Hailing from the oasis towns in the East Turkestan region (the present-day Xinjiang Province in northwestern China), the patterns and designs of Samarkand rugs are a visual testament to the confluence of Chinese and Middle Eastern culture.
The name Samarkand comes from the eponymous city in Uzbekistan. Today, it’s one of the biggest cities in the country with a population of 708,000, but in ancient times it was an important stop along the Silk Road, connecting China and the Mediterranean region through trade. In his travels, Marco Polo described it as “very large and splendid.”
Sometimes “Samarkand” and “Khotan” are used interchangeably to describe this family of rugs. Both places were ancient cities in the East Turkestan region, with similar cultures and craft traditions. Today, Khotan is part of the Chinese Xinjiang Province and is more commonly referred to English as Hotan. Here is a picture of what it looks like today:
The production of Samarkand/Khotan rugs goes back to at least the seventeenth century. Typically, they are woven with glossy wool, but may also contain embellishments done in silk brocade or metallic thread.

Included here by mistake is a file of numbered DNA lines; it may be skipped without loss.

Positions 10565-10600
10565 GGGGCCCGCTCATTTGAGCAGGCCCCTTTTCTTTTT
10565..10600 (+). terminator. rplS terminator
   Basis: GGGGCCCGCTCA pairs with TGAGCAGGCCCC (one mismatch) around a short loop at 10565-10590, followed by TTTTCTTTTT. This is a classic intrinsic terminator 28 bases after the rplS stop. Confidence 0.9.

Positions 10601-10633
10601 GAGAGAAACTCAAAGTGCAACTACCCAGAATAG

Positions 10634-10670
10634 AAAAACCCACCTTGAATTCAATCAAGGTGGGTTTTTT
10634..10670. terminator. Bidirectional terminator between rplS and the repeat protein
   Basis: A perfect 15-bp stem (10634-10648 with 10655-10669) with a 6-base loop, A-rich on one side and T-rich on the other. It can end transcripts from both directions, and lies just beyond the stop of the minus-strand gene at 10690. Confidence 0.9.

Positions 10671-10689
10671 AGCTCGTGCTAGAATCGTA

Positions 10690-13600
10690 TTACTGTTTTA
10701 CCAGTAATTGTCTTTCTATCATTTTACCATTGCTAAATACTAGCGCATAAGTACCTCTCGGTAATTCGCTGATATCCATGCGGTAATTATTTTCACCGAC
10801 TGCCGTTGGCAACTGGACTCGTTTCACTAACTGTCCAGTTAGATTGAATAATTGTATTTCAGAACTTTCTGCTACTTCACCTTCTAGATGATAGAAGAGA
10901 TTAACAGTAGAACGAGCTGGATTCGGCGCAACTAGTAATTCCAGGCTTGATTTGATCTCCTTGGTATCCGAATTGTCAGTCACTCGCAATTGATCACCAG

Often, Samarkand and Khotan designs are heavily influenced by Chinese aesthetics, plus the recurrence of bright reds and yellows are another nod to the Middle Kingdom’s contribution.
Turkish influence though can also be seen with the ornate borders, floral trellis work and pomegranate motifs that are also commonly found in Samarkand and Khotan rugs.
Nowadays, we often talk about globalization and cultural fusion as if it were a product of the Internet age and recent history, but Samarkand rugs are the beautiful evidence that artisans incorporated the inspiration and influence of their multicultural societies long before the days of email. See our full range of Samarkand and Khotan rugs here.